15 Jan 2014
What Companies Can Learn from the Obamacare Website’s Botched Spanish Translation
The roll-out of the Affordable Health Care Act (also known as Obamacare) website has been rocky, to say the least. One of the latest bumps in the road has been the Spanish-language version of the site. Many critics are claiming that pages on the site have clearly been translated by a computer, making for a confusing site that is more “Spanglish” than Spanish.
“There are problems with the verbs and word order that make sentences hard to understand,” Professor Veronica Plaza told The Associated Press. “Sometimes,” she added, “it’s just the terms they use.”
At Rubric, we can’t help but wonder at the translation methodology for the Cuidadodesalud.gov website. When it comes to translating websites and technology solutions, an automatic approach always results in more trouble than it’s worth.
A Method to the Madness
Automatic translation can seem like a tempting option for companies that are looking for affordable website localization services. The problem is that the result is usually a mess of words that might follow the law of translating the language, but not the spirit. As Ms. Plaza noted, some of the most common errors on the Obamacare website happen with grammar. Since the hierarchy of words differs from language to language (for example, in Spanish, the noun comes before the adjective), translation can overlook these nuances.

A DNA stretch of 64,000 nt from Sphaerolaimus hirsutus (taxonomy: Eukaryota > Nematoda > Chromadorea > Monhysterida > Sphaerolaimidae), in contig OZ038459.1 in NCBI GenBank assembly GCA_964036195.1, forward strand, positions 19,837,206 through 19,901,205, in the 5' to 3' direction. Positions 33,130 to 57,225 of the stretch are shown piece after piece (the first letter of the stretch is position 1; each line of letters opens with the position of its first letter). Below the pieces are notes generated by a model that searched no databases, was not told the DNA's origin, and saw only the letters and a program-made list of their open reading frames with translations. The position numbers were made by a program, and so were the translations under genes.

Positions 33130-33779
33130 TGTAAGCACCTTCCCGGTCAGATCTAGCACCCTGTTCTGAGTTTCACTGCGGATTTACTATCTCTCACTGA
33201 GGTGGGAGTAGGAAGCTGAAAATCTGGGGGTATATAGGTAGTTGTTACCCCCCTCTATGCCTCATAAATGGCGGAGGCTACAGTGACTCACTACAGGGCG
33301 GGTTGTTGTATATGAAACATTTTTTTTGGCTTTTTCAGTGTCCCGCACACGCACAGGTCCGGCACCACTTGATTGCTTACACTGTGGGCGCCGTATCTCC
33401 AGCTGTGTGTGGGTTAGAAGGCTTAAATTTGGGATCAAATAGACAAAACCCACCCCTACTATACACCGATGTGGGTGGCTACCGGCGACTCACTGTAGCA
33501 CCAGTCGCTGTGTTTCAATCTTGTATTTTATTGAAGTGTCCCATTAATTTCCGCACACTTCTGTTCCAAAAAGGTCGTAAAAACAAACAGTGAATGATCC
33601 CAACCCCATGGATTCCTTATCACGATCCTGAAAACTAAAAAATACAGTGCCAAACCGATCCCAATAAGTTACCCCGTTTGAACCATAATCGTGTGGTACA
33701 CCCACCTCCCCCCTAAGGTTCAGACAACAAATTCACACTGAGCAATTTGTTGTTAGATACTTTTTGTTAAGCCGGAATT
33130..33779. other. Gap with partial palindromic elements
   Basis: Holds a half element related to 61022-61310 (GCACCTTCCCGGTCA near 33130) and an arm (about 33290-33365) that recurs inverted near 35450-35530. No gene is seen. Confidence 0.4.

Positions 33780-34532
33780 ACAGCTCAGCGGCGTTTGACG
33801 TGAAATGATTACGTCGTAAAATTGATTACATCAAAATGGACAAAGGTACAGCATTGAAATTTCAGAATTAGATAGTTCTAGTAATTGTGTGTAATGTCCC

Our translators agree, with one explaining that, when it comes to the translated website, “sometimes it just does not sound natural… it reads well but not with the best of styles. Some pages are not that bad, but there are others with clear issues of all kinds.”
Some pages are fully functional and smoothly translated, while others display glaring grammatical errors. Still others hosted links that led to the wrong webpages.
Having both translation and technical errors must mean that there was something more fundamentally off. We’ve worked with clients across many different industries to translate their websites. To us, it’s clear that the biggest problem for Cuidadodesalud.com was structural.
A Bottom-Up Approach
One of the mistakes companies make when they’re evaluating a website localization project is to hire a team of translators and let them run free on the site, translating as they go. But what if one translator decides to translate “smartphones” and another translates it into the language equivalent of “mobile device”?
Worse, what if one translator has industry experience and knows the local business terminology for certain products and services… and the rest of the translators don’t? You’ll likely end up seeing something very similar to the “Spanglish” of the Affordable Healthcare Act’s website.
To avoid these types of problems at Rubric, we always have one primary translator begin prep work. He or she will translate the most common phrases and terminology that appear on the website. That way, as other translators come onto the project, there’s a common guide for reference, guaranteeing uniformity across the website.
Rushing through a translation project may seem like a good idea until you have to spend hours and hours going back over the pages, picking out those misused words and phrases. In translation, consistency is king.
Volume Isn’t the Problem
The Cuidadodesalud.gov website was a huge undertaking, but the important lesson here for all companies—no matter the industry—is that the problem wasn’t actually the size of the site. When it comes to website localization projects, volume is never the problem – it always goes back to the organizational strategy used to translate and deploy the project in the first place.
We can only hope that the team behind Cuidadodesalud.gov gets it right the second time around.
Want to learn more about the art of translation? Read about the Rubric Experience.